My son absolutely loves homemade cottage cheese, which I started making but after reading the ingredient list on a carton from the grocery store. Instead of the “lactose, salt, guar gum, mono and diglycerides, xanathan gum and carob bean gum” that come in the store-bought stuff, homemade cottage cheese has just a few simple ingredients I already had.
Now, I’m no stranger to making cheese at home. I’ve shared my homemade Pimento Cheese recipe, but it starts with store-bought cheese. But I’ve made plenty of other homemade cheese, too. My favorite (so far) has to be the Cotswald Cheese I made a couple of years ago.
Cheese like that takes days to make and months to age. Homemade cottage cheese? You can make it in less than an hour (with less than 10 minutes of active time on your part) and eat it that very same day. In fact, it’s best if you do eat it right away, but if you can’t it keeps in an air-tight container for a few days. Or you can store it in a vacuum-sealed jar and enjoy it for a week or more.
What’s All That Extra Liquid?
One thing you’ll notice while making this Homemade Cottage Cheese recipe is that there’s a lot of liquid coming out of the curds when you drain them. That stuff is known as whey, and it’s same the yellowish liquid that pools on your store-bought cottage cheese, sour cream or yogurt. Save this stuff: it’s a real protein powerhouse!
Gather the whey and pour it into muffin tins, then freeze and pop out the discs to store in a freezer bag. Use whey in place of some of the water when you make stock from kitchen scraps, replace part of the water when making baked goods, and add it to smoothies.
How To Make Homemade Cottage Cheese
One important note: ultra-pasteurized milk does NOT work when making cheese at home. Unfortunately, most organic milk sold in grocery stores is ultra-pasteurized, so if you’re eating organic you may have to make an exception here. If that’s the case, and you’re concerned about the growth hormones in the U.S. dairy supply, look for conventional milk bearing a label that says it comes from cows not treated with artificial hormones (rBST, rBGH) and which are GMO-free.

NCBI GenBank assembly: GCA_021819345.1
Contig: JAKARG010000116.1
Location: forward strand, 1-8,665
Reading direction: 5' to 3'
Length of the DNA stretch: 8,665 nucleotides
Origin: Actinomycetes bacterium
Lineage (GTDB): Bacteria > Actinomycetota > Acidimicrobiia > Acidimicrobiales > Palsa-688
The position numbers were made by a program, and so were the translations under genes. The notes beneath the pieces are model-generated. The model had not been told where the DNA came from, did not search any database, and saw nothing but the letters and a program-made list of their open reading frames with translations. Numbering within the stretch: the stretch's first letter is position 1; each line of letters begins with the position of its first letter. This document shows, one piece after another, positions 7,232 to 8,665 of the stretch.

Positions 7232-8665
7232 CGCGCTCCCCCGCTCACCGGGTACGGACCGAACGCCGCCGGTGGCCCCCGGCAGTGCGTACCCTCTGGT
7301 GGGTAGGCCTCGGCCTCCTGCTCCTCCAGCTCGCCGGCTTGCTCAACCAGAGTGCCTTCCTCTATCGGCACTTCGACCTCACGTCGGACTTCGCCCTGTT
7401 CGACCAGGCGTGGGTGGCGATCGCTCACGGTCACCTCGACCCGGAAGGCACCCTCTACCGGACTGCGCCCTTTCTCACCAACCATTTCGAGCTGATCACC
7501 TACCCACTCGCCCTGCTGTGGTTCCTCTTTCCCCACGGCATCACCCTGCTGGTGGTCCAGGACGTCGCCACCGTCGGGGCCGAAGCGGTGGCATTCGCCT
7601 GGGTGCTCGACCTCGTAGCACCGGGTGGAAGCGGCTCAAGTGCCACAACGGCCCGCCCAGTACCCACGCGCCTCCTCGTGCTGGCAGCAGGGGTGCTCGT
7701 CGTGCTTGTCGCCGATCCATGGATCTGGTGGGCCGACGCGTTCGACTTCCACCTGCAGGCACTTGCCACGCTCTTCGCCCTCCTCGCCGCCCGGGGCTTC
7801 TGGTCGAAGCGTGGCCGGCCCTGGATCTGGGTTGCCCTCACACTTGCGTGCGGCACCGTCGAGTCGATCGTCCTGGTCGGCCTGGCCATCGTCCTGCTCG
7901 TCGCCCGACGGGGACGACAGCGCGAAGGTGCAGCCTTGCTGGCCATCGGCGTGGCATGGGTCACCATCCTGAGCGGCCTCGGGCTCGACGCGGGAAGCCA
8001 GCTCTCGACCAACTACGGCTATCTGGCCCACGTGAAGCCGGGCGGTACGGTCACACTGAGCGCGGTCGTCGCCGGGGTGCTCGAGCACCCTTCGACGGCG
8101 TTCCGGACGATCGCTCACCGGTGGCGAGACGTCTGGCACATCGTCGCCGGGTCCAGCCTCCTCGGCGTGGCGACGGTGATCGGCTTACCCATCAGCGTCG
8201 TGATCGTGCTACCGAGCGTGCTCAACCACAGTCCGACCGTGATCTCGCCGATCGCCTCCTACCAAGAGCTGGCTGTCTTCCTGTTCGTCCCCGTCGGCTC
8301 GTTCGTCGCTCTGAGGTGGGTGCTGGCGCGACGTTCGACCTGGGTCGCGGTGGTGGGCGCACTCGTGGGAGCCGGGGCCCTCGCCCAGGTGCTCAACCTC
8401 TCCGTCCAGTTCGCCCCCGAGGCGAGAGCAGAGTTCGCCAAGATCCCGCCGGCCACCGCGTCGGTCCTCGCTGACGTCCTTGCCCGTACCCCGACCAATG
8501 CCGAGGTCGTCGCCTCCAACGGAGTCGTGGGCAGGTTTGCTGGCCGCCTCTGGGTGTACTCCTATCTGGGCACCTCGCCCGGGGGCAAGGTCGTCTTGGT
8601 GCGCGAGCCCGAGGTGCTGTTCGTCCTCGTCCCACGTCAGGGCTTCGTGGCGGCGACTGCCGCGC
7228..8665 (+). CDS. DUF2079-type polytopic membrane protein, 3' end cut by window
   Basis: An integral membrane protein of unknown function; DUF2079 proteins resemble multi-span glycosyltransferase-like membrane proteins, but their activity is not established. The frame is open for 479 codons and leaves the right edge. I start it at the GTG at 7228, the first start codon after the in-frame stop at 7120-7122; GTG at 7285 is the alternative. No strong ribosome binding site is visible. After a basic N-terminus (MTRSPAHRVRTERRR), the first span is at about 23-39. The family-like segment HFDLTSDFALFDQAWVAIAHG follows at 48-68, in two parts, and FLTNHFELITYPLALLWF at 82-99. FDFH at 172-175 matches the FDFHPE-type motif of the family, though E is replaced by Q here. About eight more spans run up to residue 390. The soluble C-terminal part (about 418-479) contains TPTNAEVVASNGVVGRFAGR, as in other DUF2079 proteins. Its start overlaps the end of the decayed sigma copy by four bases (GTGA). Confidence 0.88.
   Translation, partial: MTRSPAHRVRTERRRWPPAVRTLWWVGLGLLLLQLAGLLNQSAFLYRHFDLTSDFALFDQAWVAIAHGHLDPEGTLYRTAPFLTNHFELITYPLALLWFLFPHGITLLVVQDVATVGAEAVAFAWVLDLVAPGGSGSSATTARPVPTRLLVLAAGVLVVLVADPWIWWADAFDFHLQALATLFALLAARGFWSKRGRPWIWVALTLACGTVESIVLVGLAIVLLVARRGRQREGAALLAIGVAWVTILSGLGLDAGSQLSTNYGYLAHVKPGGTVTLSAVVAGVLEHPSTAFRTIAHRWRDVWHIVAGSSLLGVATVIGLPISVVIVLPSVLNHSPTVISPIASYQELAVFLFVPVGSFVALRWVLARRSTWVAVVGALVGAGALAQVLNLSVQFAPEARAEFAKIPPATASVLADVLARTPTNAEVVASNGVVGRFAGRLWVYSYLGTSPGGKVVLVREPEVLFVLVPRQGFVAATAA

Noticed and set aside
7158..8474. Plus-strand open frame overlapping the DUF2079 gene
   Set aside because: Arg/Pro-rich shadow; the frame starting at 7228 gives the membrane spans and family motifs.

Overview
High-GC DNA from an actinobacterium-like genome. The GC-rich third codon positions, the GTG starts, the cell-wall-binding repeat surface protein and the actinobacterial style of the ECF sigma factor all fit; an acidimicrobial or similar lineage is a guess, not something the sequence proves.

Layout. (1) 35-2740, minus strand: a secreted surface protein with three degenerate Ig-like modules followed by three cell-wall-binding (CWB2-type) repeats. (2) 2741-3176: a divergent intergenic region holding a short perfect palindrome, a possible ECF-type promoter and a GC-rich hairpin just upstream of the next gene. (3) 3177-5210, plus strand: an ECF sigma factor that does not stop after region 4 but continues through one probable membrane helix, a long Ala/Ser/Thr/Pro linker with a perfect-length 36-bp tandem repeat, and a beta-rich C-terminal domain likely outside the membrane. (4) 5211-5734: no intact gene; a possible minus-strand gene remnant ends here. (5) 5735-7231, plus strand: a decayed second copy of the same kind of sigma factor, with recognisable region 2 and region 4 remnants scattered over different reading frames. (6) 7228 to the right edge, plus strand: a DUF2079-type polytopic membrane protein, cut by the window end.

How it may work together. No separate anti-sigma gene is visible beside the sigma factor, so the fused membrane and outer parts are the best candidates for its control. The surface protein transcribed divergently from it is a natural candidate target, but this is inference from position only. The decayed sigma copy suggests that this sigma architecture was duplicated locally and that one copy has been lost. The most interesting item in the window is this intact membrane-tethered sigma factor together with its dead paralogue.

So, ready to make cottage cheese on your own? Grab a gallon of milk, a small jug of cream, some white vinegar and your salt shaker, then let’s get started!
- 1 gallon skim milk
- ¾ cup white vinegar
- 1 teaspoon salt
- ½ cup heavy cream
- Pour milk into a large, heavy-bottomed pot. Heat slowly to 190 degrees stirring regularly so milk doesn't burn on the bottom of the pot.
- Remove milk from heat, pour in vinegar and stir a few times. Cover and let rest for 30 minutes.
- Meanwhile, line a colander with a clean piece of doubled cheesecloth or muslin, or a clean, smooth cotton dishtowel. Place the colander over another bowl to catch any liquid (whey) that drips out.
- Spoon the solids from the pot into the lined colander. Let drain for 30 minutes.
- Gather the ends of the cloth tightly together and form a cloth-wrapped ball of cheese. Holding this in one hand, run cold water over the ball, kneading and squeezing it with your other hand until the entire ball of cheese is cool.
- Dump the cheese out of the cloth into a bowl and use your fingers or a fork to break it into small curds around ¼ inch in size.
- Stir in the cream and add salt to taste.
- Chill for at least 1 hour and stir before serving.
Homemade cottage cheese is, of course, delicious on its own or topped with fruit. Or switch it up and go savory by stirring in chopped tomatoes and red onions, and seasoning it with cracked black pepper. Turn it into a dip with a little homemade Ranch dressing mix, or use it in place of ricotta when making lasagne. Any way you use it, homemade cottage cheese is delicious!
Equipment I Use To Make This: